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Three Ways to Refuse Alcohol Politely

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Three Ways to Refuse Alcohol Politely

Advice to help with a common situation

When alcohol has been a staple in your life and with your social circle, it can be difficult to emerge as the “non-drinker.” If you’ve attended a recovery center, chances are many of the people closest to you will have knowledge of this fact. Not all of these people will be supportive of your recovery because they will want to you to get back to being your “old self,” but those who truly care about you will learn to come around, especially if you can display some consistency in your commitment to not drinking. Here are some ways to politely refuse alcohol when it is offered to you in various situations.

Just Say No

In most cases, simply saying “no, thank you” when you are offered alcohol should be sufficient. Whether the people you are with know your history of struggling with alcohol addiction or not, your refusal shouldn’t have to be a big deal. If you are asked why, you can mention that you are in recovery if you are comfortable with that or you can indicate that you are trying to live healthier and take better care of yourself, which could apply even if drinking is not an issue.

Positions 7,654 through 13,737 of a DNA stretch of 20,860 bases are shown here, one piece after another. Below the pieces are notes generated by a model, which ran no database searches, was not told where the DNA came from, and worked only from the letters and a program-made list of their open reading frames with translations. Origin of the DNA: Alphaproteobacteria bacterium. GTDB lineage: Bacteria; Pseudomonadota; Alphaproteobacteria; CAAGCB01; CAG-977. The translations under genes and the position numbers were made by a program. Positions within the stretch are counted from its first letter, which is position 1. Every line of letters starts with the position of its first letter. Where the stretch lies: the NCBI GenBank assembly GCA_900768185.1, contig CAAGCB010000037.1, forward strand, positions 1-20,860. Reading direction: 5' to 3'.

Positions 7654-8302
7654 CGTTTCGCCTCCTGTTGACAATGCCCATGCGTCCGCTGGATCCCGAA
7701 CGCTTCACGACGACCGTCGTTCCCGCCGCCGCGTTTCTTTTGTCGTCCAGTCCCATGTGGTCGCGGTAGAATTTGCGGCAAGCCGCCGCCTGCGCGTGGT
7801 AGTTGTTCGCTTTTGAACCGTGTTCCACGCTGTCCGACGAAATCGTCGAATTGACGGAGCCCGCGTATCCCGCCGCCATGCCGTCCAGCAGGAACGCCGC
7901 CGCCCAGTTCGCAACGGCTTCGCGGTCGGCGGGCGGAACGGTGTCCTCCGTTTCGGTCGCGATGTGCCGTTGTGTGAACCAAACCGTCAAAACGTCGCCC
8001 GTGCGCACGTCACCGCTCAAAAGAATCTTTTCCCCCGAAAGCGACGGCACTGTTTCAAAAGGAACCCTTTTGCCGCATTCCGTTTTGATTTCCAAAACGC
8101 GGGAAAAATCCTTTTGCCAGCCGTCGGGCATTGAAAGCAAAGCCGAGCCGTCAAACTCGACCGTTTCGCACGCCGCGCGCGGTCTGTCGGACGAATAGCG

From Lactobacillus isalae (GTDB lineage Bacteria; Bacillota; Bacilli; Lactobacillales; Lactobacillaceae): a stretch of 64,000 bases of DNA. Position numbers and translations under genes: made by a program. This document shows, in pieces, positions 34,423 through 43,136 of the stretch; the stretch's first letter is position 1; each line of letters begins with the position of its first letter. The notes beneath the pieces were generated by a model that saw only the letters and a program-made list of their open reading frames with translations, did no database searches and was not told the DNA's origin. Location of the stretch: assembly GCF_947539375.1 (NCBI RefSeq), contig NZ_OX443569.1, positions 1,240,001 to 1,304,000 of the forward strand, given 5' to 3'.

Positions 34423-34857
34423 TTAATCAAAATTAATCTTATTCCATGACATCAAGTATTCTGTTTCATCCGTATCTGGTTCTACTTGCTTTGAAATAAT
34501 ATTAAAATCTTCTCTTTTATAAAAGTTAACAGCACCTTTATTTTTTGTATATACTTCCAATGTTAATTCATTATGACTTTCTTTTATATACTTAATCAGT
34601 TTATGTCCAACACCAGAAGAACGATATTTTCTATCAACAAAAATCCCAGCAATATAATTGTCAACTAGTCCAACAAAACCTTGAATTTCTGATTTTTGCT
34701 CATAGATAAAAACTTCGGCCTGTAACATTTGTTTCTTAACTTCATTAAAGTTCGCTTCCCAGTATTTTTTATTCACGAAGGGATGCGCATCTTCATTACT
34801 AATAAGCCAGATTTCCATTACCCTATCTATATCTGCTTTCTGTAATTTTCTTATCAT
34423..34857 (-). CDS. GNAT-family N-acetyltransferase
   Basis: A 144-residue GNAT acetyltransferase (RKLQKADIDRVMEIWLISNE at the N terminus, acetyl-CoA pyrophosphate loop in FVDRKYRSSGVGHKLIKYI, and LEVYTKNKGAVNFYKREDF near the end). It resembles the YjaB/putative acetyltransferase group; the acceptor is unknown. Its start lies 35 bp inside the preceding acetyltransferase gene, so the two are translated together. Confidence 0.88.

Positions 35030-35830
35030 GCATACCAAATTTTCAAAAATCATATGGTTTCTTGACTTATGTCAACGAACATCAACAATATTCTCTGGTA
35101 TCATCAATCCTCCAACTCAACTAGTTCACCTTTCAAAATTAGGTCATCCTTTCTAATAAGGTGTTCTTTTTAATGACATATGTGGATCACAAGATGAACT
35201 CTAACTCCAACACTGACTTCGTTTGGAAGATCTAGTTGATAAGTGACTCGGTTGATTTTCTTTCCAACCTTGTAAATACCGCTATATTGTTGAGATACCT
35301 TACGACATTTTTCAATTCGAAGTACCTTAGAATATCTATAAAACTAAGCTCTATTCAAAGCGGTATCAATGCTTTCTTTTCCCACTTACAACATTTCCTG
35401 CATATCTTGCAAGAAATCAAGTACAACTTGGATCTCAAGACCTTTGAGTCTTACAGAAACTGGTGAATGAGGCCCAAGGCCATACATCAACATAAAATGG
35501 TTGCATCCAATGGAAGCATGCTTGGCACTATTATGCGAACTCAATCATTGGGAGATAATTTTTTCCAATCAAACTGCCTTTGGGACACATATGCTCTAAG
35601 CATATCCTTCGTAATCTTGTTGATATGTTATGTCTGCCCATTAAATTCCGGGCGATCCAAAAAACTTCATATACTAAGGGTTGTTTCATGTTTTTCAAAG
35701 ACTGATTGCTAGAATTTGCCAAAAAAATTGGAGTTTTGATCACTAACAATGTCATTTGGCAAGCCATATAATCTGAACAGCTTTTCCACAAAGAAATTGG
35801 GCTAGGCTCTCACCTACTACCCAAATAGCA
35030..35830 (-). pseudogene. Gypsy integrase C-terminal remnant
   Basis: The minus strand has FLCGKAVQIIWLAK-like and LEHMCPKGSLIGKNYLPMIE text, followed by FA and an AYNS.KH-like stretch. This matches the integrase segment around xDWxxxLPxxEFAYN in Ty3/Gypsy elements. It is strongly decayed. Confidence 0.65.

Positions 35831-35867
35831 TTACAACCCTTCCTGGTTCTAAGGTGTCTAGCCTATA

Volunteer to Be the Designated Driver

Everyone knows that drinking and driving don’t mix. Volunteering to be the designated driver puts a positive spin on peer pressure because you are responsible for the safety of others as well as yourself. By becoming the designated driver for the night, you also remove external pressure to drink.

Some people may point out that you can have a drink or two without being over the legal limit for drinking and driving. If so, you can simply say, “No, I’m OK. Thanks!” This simple answer, in conjunction with being the designated driver, is enough to politely refuse alcohol in a huge range of situations.

You Want to Stay in Control

Whether you are around alcohol in a social situation, a business situation, or some combination of the two the desire to keep a clear head is something that is to be commended. You might have a test or some extra responsibilities at work the next day, or the kids might have a busy day and need you to be on top of your game.

By saying something like this, you are directly relating your decision not to drink to your own life and circumstances in a way that doesn’t bring anyone else’s personal circumstances into the equation.

Saying no to alcohol in social situations can feel awkward at first, but with practice and time becomes second nature. Start now and develop the skills you need to protect and nurture your sobriety.

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